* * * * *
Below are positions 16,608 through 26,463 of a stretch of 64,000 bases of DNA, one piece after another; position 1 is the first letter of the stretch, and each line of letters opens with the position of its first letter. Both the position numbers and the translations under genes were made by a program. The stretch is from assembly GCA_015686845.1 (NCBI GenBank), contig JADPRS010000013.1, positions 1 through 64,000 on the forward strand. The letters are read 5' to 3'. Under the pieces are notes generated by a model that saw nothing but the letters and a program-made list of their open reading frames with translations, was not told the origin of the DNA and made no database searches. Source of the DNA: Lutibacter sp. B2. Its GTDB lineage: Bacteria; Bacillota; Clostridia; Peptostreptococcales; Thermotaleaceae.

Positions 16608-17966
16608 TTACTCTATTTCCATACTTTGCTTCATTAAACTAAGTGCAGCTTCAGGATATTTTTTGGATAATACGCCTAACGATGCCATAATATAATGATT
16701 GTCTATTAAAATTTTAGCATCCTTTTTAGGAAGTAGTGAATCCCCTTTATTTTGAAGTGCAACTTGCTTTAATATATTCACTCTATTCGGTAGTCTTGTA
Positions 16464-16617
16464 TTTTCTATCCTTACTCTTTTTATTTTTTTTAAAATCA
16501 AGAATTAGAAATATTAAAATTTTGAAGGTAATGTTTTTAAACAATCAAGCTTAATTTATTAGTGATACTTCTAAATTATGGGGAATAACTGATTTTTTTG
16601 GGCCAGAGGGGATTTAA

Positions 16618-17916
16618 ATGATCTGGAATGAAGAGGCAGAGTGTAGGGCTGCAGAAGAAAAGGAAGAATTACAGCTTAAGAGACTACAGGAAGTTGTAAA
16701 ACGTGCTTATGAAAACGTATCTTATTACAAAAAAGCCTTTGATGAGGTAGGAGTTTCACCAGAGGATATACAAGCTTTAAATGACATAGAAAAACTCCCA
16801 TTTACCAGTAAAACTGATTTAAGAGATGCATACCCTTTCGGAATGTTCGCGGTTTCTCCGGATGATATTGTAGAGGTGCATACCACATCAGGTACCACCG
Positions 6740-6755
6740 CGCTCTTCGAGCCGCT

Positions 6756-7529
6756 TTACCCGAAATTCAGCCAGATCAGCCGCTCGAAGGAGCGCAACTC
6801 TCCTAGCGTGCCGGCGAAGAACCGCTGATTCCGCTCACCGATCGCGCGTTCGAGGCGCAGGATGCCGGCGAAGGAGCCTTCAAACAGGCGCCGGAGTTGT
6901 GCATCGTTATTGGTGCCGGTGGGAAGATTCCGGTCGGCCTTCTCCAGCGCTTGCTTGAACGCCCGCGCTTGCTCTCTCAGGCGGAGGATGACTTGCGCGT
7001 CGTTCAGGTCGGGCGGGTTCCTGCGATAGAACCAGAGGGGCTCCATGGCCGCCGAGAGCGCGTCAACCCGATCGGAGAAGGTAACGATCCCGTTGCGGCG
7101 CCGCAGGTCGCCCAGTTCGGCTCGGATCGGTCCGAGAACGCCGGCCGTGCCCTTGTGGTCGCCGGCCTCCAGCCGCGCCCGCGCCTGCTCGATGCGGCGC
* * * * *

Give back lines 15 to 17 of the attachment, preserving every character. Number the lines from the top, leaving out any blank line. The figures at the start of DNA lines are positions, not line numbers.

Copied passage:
Positions 6756-7529
6756 TTACCCGAAATTCAGCCAGATCAGCCGCTCGAAGGAGCGCAACTC
6801 TCCTAGCGTGCCGGCGAAGAACCGCTGATTCCGCTCACCGATCGCGCGTTCGAGGCGCAGGATGCCGGCGAAGGAGCCTTCAAACAGGCGCCGGAGTTGT